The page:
From a cigarette-smoking crocodile to a canine fire-starter - Norwich fire insurers looks back at a colourful history
- Credit: Archant
As it nears 350 years since one of the country's most destructive infernos, a long-running Norwich fire insurers has trawled through its archives to shed light on a colourful past. Lauren Cope reports
From its band of brigades to its roster of famous clients - Winston Churchill and John F Kennedy to name but two - Aviva has no end of stories to tell.
And ahead of the 350th anniversary of the devastating 1666 Great Fire of London on Friday, the insurer has dug through the annals to reveal just a handful.
They include a list of some of its quirkiest claims - ranging from false teeth tossed into the fire to a canine arsonist.
Among the records is a claim for a fire from 1958, caused when a boy poured water onto a radio to see what the BBC announcer would sound like gargling.
Another, from 1953, was paid for a fire caused by a magnifier in front of a television - when the set was taken away for repair, the sun came through a window, was magnified and set light to a chair.
Stephen Pond, managing director at Aviva Prevention and Services, said the claims made 'absolutely fascinating reading'.
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'It's not just the claims, but also how fires were managed in bygone days,' he said. 'In the 18th and 19th centuries insurance companies actively sought to reduce fire damage by running fire brigades. By 1821 Norwich Union was running 25 fire brigades throughout the country.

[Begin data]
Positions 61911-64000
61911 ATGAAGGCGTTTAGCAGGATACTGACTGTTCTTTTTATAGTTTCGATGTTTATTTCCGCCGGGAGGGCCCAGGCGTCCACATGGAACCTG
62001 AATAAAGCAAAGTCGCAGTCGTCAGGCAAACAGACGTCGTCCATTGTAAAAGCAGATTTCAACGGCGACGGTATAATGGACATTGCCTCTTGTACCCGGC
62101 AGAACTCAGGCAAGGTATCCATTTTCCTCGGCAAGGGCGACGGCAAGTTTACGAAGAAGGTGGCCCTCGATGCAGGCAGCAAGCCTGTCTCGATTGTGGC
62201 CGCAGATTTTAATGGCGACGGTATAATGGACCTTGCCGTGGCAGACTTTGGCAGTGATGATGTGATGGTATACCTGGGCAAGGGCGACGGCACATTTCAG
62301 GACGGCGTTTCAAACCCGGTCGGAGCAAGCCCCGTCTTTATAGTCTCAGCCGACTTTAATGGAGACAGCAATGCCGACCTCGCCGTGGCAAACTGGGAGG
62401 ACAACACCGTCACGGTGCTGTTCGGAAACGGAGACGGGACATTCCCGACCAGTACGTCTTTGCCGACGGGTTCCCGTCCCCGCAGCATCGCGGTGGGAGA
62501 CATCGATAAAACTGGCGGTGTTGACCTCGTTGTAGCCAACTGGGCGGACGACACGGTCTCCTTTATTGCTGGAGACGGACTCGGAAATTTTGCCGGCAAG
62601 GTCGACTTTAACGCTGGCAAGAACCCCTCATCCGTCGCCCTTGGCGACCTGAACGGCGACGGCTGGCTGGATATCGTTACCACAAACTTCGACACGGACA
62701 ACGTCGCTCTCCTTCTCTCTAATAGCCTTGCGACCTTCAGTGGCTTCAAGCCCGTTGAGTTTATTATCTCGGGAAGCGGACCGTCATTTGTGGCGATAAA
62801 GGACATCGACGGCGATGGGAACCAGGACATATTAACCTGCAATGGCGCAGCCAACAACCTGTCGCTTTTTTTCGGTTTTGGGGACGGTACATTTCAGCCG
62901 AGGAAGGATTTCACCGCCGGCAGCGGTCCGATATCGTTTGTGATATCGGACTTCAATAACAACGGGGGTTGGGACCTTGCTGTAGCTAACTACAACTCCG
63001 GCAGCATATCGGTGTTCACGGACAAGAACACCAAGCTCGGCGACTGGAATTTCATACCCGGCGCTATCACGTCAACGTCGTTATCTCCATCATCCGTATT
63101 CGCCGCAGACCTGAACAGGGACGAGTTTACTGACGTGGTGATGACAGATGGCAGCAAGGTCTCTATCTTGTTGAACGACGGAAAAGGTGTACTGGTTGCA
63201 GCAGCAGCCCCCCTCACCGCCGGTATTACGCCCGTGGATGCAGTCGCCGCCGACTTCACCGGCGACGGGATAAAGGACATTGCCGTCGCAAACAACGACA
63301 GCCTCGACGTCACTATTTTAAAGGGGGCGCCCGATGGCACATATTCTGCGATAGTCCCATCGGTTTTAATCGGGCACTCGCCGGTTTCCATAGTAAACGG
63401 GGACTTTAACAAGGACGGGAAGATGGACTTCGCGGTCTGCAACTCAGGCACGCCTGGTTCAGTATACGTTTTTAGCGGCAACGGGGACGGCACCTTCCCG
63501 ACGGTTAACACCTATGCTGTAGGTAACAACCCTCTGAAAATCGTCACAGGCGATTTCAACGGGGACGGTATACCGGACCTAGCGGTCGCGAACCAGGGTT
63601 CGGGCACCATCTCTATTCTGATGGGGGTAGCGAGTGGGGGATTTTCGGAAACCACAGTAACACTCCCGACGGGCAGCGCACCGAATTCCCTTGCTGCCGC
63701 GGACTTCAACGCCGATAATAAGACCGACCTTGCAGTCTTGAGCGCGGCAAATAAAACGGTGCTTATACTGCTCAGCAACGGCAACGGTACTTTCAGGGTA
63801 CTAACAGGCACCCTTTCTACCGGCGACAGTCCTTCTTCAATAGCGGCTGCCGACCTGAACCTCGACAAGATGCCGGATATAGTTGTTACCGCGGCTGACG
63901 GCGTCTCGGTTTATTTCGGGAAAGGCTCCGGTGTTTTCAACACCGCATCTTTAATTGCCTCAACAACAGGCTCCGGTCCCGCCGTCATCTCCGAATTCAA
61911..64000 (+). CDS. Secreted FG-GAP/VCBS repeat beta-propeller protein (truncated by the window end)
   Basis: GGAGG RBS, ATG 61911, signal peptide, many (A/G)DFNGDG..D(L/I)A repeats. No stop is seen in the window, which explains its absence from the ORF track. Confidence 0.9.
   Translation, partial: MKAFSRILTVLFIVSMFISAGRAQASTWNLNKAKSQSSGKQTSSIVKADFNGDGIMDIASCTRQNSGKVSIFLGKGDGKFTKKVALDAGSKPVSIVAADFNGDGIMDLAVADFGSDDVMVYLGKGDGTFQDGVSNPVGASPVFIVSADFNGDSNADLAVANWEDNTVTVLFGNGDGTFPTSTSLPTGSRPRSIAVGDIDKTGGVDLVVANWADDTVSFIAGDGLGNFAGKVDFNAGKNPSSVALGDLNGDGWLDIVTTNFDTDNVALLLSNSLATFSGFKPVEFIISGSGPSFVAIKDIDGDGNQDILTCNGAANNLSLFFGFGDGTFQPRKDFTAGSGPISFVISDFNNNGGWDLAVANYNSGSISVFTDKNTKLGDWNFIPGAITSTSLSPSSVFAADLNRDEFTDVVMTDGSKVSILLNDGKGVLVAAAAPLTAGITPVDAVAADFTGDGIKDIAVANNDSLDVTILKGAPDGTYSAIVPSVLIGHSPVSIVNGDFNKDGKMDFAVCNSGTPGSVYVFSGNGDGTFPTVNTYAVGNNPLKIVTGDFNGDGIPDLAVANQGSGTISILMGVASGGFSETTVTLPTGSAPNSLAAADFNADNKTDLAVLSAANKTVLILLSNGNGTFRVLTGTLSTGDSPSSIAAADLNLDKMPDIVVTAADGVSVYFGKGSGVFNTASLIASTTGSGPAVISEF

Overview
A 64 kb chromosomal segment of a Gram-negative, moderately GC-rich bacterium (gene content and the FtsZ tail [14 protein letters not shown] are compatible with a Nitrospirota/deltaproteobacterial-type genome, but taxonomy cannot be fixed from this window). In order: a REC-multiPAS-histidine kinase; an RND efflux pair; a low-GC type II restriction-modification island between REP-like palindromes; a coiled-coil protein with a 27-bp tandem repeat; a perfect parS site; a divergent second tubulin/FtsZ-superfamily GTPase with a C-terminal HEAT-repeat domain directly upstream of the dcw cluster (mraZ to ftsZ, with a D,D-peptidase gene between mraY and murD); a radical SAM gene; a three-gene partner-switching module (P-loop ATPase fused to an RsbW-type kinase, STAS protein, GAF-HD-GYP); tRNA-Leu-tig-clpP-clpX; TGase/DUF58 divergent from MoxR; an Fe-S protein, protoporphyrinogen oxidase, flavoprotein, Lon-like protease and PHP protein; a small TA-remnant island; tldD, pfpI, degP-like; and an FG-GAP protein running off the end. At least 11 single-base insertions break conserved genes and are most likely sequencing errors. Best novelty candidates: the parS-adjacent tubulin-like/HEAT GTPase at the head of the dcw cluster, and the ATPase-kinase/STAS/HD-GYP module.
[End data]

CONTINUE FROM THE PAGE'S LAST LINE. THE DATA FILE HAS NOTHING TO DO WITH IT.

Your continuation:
'Thankfully fire prevention has improved greatly over the years, with smoke detectors and sprinkler systems now commonplace in UK buildings.'
In 1928, the Manchester branch received a claim for fire damage to a set of false teeth, after their own took them out to eat an orange - before tossing them into the fire with the peel, while in 1961 a dog set fire to a bed when he chewed through, and ignited, a box of matches.
The snippets also show that the firm was asked to provide fire insurance for a lady whose hobbies included keeping a cigarette-smoking crocodile called Percy.
And according to notes in the Norwich Union staff magazine from 1941, after one fire in the 1880s the bill for beer for the firemen came to what would today be worth about £3,196.
A note of thanks from Norwich Union asked whether the beer had been used to damp down the flames.
Last year, Aviva settled more than 1,300 UK claims for fire damage, with common causes including lightning strikes to aerials, out of hand garden fires and kitchen blazes.
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Aviva - a history
Aviva - today the largest general insurer in the UK - can trace its roots back to the 17th century Hand in Hand, one of the oldest fire insurers in the world.
The mutual society was set up in 1696 and was one of the first to have a fire engine of its own.
During the 1700s, it insured homes belonging to high-profile customers including Robert Walpole and Sir Isaac Newton.
Hand in Hand was dissolved in 1905 and its operations were transferred to Commercial Union, which, through a series of mergers, later became part of Norwich Union.
It was in 1797 that Norwich Union was established by Thomas Bignold and 27 backers, with its earliest existing policy issued to Seth Wallace, a blacksmith of New Buckenham, on Christmas Day.
The firm grew over the following centuries, broadening its cover.
In 2000, the union merged with CGU - itself a merger between Commercial Union and General Accident - to form CGNU.
Two years later, CGNU was rebranded as Aviva.